Besides, before you know it, we will all be faced with the onslaught of tourists, summer cottagers and speed-happy teenagers who, as residents also know, love to take to the trail.

Smoking sting

At first glance, Health Canada's plan to crack down on vendors who don't seem to understand that it's illegal to sell cigarettes to minors might seems a bit odd. After all, they are practically advertising their intentions to launch another sting operation in the coming weeks.

But if you consider that the goal is to prevent the sale of tobacco products to youth, then the mere possibility of a crackdown should be enough to do the job. It is the same strategy police use to discourage speeding on the highway -- the knowledge that radar traps are used is often scary enough to convince speeders to slow down.

And of course, we at Yellowknifer are more than happy to co-operate with this exercise in market terrorism. At little fear could go a long way.

Editorial comment
Spring is in the air
Jennifer Prichett
Kivalliq News

Birds may not be singing, not a flower is in sight, but a Northern spring is surely on the way.

It's amazing what difference sunlight can make to people's moods and the overall feeling in any given place. So it's not surprising that the longer days are lifting the solemn faces of people who have had to endure a long winter.

Faces no longer covered like bandits, people who walk past you on the street are suddenly recognizable. You see people who haven't been outside it seems in months.

Spring is a time of excitement for people everywhere in the Keewatin. And the positive mood is seen everywhere you go.

At the post office one day it seemed everyone was in a good mood and one of the workers said, "Everyone is so happy spring is coming." But outside, the wind was still blowing and the landscape was white.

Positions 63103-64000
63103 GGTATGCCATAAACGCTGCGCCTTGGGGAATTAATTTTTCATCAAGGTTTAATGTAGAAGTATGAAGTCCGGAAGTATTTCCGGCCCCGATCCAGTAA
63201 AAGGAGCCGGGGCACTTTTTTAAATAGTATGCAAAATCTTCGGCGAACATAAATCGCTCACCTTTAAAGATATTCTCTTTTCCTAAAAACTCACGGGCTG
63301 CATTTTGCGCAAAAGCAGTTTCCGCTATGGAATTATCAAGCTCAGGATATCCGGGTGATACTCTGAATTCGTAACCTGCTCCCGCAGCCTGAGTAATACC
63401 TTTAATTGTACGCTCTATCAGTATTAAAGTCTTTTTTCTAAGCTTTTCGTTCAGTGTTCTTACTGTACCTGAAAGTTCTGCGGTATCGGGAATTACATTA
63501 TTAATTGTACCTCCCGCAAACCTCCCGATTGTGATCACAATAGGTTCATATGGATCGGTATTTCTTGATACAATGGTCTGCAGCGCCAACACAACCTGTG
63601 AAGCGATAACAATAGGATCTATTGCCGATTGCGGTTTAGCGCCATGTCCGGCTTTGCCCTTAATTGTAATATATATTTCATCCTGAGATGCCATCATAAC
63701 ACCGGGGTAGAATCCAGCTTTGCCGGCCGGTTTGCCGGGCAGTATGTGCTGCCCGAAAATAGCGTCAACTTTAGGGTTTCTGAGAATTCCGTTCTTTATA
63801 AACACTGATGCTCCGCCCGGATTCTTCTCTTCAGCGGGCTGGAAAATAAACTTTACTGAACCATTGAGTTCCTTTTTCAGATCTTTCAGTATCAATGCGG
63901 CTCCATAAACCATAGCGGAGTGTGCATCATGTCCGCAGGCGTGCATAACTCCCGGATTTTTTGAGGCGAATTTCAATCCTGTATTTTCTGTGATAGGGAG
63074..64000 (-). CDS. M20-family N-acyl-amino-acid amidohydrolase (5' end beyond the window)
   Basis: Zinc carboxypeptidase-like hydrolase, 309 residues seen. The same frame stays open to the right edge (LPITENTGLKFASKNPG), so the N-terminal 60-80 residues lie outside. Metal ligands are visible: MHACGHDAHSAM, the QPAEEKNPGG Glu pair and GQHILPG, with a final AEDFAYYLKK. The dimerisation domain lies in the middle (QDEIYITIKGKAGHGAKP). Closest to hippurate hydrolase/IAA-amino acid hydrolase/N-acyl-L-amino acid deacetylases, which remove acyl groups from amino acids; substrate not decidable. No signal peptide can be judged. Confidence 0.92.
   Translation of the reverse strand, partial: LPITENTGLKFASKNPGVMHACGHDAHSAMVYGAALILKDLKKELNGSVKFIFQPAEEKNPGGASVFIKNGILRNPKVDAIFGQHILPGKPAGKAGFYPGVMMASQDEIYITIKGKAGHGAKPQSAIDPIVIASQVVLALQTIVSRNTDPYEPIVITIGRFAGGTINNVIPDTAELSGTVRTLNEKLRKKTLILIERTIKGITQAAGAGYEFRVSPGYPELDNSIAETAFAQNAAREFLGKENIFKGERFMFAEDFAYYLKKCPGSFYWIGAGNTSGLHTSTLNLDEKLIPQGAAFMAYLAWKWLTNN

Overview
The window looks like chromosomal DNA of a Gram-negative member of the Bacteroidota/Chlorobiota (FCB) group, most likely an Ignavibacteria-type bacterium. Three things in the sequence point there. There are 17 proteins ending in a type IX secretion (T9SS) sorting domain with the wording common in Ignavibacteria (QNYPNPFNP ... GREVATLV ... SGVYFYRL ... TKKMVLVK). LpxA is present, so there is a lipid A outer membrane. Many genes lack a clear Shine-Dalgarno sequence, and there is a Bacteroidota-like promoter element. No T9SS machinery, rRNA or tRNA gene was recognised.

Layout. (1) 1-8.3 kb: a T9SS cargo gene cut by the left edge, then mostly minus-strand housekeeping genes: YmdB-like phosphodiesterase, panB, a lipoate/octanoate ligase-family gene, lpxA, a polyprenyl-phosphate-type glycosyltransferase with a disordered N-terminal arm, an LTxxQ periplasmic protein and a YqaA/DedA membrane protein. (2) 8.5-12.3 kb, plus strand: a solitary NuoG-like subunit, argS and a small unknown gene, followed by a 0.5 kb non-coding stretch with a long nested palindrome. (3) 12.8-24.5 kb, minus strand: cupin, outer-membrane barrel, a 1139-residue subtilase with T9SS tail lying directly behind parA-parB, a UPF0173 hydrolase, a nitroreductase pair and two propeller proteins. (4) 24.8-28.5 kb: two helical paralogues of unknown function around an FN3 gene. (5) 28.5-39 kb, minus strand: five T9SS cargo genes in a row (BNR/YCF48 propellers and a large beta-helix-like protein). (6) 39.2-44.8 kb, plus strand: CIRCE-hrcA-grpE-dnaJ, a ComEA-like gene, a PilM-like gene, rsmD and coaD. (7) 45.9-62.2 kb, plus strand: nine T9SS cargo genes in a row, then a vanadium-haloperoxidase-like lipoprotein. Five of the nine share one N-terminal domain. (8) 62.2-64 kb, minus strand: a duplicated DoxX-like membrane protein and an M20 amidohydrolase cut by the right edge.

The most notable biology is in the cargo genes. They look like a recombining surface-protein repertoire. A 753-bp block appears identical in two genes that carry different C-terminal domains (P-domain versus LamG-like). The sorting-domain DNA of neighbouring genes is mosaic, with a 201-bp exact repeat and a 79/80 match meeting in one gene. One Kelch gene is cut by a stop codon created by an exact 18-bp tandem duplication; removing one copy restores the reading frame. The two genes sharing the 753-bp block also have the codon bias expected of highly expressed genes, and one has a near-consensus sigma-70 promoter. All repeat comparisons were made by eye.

What was she talking about? She was referring to the prevailing mood and the sense that people are looking to the future as something bright and welcome.

People in the South would think it crazy to be excited about a rise in the barometer that is still lower than their coldest days, but Northerners look forward to May as much as people in the South look to spring. The two are very different, but the pleasure evoked in people is the same.

Many people have said that spring is the favorite time of the year. Here's why: Spring is a time of activity for Northerners -- a time for hunting caribou and seal, as well as fishing.

It's the Northern way. Northerners try to make the best of things and accept life as it is -- perhaps more so than southerners.

Life is more difficult, but more is appreciated at the same time. And in a world where many people focus on the negative, who says taking pleasure in such a simple thing isn't significant? It makes life meaningful.

The North is a place where one appreciates the more subtle qualities of the sun and the heat it emits. Let's just say, that the heat felt from the sun indoors has to be enough until June or July, when it finally begins to warm up. So people make the most of the returning light and the way the sun makes one feel.

So next time the lengthy winter causes some discomfort, remember spring really is on the way and there's so much to look forward to.